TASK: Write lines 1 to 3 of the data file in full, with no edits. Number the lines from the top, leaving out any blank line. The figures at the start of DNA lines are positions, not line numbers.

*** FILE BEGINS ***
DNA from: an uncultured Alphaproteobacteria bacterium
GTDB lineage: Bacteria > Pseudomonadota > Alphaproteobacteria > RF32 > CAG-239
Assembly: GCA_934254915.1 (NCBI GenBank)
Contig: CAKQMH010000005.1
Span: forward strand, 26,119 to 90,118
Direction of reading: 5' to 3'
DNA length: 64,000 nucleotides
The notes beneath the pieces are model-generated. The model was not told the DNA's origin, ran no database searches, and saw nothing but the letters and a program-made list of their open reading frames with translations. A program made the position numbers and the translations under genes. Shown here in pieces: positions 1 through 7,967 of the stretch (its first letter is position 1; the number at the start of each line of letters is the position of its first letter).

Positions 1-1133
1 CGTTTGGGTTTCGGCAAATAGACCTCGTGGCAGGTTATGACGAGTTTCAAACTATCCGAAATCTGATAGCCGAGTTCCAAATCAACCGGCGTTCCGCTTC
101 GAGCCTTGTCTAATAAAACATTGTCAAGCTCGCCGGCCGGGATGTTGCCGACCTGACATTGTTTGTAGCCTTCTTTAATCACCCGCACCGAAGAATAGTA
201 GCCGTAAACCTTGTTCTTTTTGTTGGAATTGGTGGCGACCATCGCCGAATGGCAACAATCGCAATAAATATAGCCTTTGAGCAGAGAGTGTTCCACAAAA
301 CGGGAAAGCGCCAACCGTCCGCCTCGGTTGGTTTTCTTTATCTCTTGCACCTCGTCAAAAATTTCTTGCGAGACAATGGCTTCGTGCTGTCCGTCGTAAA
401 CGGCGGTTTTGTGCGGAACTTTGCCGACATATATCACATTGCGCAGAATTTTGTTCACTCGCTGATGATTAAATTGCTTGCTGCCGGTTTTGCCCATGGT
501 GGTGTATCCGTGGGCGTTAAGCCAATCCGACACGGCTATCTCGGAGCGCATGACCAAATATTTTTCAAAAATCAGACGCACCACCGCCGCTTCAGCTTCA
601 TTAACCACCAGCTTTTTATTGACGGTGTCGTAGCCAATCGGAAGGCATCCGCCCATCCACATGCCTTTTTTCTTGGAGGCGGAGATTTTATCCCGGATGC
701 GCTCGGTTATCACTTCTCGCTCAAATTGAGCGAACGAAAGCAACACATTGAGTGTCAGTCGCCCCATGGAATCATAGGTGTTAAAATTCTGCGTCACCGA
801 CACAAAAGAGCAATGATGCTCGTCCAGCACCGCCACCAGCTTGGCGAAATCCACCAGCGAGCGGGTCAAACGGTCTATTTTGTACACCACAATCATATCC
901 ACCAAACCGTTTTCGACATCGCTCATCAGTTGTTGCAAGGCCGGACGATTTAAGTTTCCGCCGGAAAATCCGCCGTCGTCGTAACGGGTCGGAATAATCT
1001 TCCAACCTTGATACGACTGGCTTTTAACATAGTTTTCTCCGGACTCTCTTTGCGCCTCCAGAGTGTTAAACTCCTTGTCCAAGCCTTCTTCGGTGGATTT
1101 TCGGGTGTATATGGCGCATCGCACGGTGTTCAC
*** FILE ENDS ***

DNA from: an uncultured Alphaproteobacteria bacterium
GTDB lineage: Bacteria > Pseudomonadota > Alphaproteobacteria > RF32 > CAG-239
Assembly: GCA_934254915.1 (NCBI GenBank)